SDV341465Article in Monograph: Wall, J. C.. 1906. Ancient Earthworks. Victoria History of the County of Devon. Hardback Volume. 613-614, Plan.
SDV342276Schedule Document: Department for Culture, Media and Sport. 2002. Barnstaple Castle. The Schedule of Monuments. A4 Stapled. [Mapped feature: #81291 ]
SDV344485Article in Serial: Miles, T.. 1974. News Bulletin No. 1. Barnstaple Excavations 1974: News Bulletin. 1. A4 Stapled + Digital.
SDV344486Article in Serial: Miles, T.. 1974. News Bulletin No. 2. Barnstaple Excavations 1974: News Bulletin. 2. A4 Stapled + Digital.
SDV344487Article in Serial: Miles, T.. 1974. News Bulletin No. 3. Barnstaple Excavations 1974: News Bulletin. 3. A4 Stapled + Digital.
SDV344491Schedule Document: Department of Environment. 1983. Barnstaple Castle. The Schedule of Monuments. Foolscap.
SDV344493Report - Excavation: Miles, T. J.. 1975. Barnstaple: Excavation at the Castle Site 22/9. North Devon District Council Rescue Archaeology Unit Report. A4 Single Sheet + Digital.
SDV350793Correspondence: Miles, H.. 08/04/1975. Barnstaple Excavation Committee. Letter to L. C. Illingworth. Letter + Digital.
SDV350794Article in Serial: Miles, T. J.. 1973. North Walk, Barnstaple. Council for British Archaeology Archaeological Review for 1972. 13. A4 Stapled + Digital. 48, 51.
SDV351416Article in Serial: Unknown. 06/04/1984. Digging Deep for Norman. Western Morning News. Newspaper/Magazine Cuttin.
SDV351581Un-published: Southwest Archaeology. 2013. Greater Barnstaple Area Project Database. Greater Barnstaple Area Project. Digital. Mapping Area 108.
SDV354350Monograph: Higham, R. A. + Freeman, J. P.. 1996. Devon Castles (Draft Text). Devon Castles. A4 Unbound + Digital. 2, 4, 6, 8, 11-14, Gazatteer.
SDV354417Report - Assessment: Timms, S. C.. 11/06/1979. Barnstaple Castle. Devon County Council Conservation Section. A4 Stapled + Digital.
SDV354573Un-published: Timms, S.. 1987. The Archaeology of North Devon Towns. A4 Stapled + Digital.
SDV355652Report - non-specific: Timms, S. C.. Nov 1983. Barnstaple Local Public Inquiry. Proof Evidence. Devon County Council. A4 Stapled + Digital.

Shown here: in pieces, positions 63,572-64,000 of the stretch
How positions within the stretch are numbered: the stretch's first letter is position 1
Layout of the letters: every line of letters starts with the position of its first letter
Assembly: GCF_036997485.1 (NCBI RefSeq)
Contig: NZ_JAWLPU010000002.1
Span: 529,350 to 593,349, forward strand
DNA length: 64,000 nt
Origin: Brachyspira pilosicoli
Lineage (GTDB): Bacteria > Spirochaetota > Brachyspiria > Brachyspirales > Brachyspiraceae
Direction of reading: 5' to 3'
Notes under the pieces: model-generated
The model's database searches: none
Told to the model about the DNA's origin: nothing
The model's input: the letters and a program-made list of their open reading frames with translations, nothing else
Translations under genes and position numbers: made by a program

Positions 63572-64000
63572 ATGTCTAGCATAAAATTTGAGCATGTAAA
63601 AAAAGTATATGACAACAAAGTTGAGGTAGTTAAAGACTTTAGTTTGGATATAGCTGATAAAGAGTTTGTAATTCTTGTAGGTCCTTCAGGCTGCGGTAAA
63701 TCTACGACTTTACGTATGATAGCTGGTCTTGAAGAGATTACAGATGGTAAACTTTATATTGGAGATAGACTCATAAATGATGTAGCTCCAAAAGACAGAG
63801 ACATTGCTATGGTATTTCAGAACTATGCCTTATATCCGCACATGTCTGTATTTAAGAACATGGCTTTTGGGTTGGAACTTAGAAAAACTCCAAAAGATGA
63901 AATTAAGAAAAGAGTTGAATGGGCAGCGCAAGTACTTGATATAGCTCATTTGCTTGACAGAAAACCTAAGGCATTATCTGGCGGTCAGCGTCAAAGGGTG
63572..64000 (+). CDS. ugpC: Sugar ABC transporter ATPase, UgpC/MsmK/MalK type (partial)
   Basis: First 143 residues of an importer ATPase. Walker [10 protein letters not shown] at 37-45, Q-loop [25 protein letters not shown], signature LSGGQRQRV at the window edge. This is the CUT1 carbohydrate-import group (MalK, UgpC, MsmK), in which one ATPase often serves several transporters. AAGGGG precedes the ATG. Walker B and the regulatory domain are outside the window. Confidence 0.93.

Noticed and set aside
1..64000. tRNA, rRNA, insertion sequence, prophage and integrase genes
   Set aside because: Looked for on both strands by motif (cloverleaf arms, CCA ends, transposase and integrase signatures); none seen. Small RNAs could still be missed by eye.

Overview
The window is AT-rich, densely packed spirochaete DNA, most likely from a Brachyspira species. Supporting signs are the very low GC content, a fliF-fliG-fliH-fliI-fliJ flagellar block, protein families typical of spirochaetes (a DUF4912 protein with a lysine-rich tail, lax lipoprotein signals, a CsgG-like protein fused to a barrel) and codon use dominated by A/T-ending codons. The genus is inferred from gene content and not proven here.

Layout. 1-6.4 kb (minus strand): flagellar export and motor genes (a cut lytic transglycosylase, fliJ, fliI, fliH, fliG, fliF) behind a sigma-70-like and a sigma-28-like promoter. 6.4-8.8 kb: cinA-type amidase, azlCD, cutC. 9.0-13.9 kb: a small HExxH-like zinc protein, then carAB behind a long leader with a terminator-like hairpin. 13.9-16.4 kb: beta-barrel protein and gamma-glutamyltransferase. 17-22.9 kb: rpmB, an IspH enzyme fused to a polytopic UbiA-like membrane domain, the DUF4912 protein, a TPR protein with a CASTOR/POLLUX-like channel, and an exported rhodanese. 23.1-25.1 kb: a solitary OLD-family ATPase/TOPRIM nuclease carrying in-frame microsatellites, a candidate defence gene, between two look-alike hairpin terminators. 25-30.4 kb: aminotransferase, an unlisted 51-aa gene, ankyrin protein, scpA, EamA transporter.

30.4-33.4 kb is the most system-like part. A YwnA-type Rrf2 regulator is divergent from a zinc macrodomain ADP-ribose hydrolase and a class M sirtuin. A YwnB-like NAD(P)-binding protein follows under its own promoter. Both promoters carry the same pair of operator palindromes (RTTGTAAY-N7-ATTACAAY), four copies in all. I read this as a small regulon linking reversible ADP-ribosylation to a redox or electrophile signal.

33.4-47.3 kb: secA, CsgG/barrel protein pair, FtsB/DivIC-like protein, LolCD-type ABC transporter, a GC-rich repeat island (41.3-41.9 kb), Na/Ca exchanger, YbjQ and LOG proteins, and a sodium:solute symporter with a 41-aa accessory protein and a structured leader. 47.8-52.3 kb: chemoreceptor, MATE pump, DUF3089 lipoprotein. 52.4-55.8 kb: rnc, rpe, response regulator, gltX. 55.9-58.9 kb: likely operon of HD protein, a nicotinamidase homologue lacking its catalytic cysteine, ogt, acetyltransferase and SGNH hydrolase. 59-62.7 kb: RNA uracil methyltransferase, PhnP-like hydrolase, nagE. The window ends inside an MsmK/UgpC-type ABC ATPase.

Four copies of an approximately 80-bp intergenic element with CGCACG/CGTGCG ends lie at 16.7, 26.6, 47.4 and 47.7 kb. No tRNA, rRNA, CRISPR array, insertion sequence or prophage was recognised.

SDV355654Report - non-specific: Tatton-Brown, T.. 1983. Barnstaple Local Public Inquiry. Proof Evidence Submitted on behalf of The Prudential Assurance Company Limited. A4 Stapled + Digital.
SDV355655Report - non-specific: Devon Archaeological Society. Dec 1983. Barnstaple Local Public Inquiry. Statement in Relation to Objections to Planning Application. Devon Archaeological Society. A4 Stapled + Digital.
SDV355658Report - non-specific: Higham, R. A.. Dec 1983. Barnstaple Local Public Inquiry. Devon Archaeological Society Statement. Appendix 4. Exeter University. A4 Stapled + Digital.
SDV356770Article in Serial: Unknown. 1974. Barnstaple. Current Archaeology. 4.10. Newspaper/Magazine Cutting + Digital. 307-8.
SDV356772Leaflet: Friends of Archaeology ND. Unknown. Historic Barnstaple. Leaflet + Digital.
SDV356885Leaflet: North Devon District Council. 1989. Barnstaple Pottery Week and Kiln Build. Leaflet + Digital.
SDV357185Report - Evaluation: Cullen, B + Thompson, S. 09/2013. Joy Street, Green Lanes, Barnstaple, Evaluation. Wessex Archaeology Report. 78942.03. Digital. 4.
SDV357356Ground Photograph: Timms, S.. Oct 1979. Barnstaple Castle. Devon County Council Conservation Section Photo Archive. Photograph (Paper) + Digital.
SDV357951Article in Serial: Unknown. Spring 1985. News from Devon. Archaeology in Barnstaple. CBA Group 13 Newsletter. 102. A4 Single Sheet + Digital.
SDV358137Report - Watching Brief: Steinmetzer, M.. Archaeological monitoring and recording at Barnstaple Castle Devon.. Oakford Archaeology. OA1221. Digital.
SDV361449Article in Serial: Western Morning News. 1985. Town's Ancient Mound is Set for Face Lift. Western Morning News. 07/03/1985. Photocopy + Digital.
SDV361450Article in Serial: Andrews, G.. 1985. Castle Mound to get Face Lift. North Devon Journal. 07/03/1985. Photocopy + Digital.
SDV361496Article in Serial: North Devon Advertiser. 1993. Castle Mound Lowered. North Devon Advertiser. Photocopy + Digital.
SDV63429Report - non-specific: North Devon District Council Rescue Archaeology Unit. 1991. North Devon Archaeological Site Code Index. North Devon District Council Report. A4 Stapled + Digital. Site Code ND118.
SDV64198Monograph: Griffith, F. M.. 1988. Devon's Past. An Aerial View. Devon's Past. An Aerial View. Paperback Volume. 73.